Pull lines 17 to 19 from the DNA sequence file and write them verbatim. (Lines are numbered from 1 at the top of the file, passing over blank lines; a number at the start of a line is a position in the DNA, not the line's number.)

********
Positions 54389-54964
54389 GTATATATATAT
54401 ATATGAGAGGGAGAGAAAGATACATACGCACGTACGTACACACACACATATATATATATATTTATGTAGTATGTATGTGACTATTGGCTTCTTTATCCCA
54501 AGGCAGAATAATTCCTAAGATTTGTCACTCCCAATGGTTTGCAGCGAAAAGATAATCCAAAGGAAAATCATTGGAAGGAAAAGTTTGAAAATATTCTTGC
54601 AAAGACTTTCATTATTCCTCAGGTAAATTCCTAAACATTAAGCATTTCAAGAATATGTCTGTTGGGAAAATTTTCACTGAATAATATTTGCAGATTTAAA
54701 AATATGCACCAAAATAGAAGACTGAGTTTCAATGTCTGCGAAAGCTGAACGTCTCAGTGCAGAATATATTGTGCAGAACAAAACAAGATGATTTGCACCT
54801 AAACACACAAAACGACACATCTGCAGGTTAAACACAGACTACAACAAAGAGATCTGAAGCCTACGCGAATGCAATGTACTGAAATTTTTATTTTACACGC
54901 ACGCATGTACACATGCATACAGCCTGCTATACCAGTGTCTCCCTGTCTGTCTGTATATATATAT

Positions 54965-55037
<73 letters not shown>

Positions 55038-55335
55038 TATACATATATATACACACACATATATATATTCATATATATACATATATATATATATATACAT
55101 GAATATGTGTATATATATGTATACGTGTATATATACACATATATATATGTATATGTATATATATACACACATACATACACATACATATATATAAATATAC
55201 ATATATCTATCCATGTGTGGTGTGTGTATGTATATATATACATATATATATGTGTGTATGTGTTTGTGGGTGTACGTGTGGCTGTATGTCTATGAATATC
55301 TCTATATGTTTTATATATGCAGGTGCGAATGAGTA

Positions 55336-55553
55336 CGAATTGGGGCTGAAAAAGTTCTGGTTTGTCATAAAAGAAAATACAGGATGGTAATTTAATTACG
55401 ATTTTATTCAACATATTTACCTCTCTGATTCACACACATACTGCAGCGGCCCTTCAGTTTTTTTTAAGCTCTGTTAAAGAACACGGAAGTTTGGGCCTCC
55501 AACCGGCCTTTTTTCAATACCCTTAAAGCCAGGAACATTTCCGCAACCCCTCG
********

55336 CGAATTGGGGCTGAAAAAGTTCTGGTTTGTCATAAAAGAAAATACAGGATGGTAATTTAATTACG
55401 ATTTTATTCAACATATTTACCTCTCTGATTCACACACATACTGCAGCGGCCCTTCAGTTTTTTTTAAGCTCTGTTAAAGAACACGGAAGTTTGGGCCTCC
55501 AACCGGCCTTTTTTCAATACCCTTAAAGCCAGGAACATTTCCGCAACCCCTCG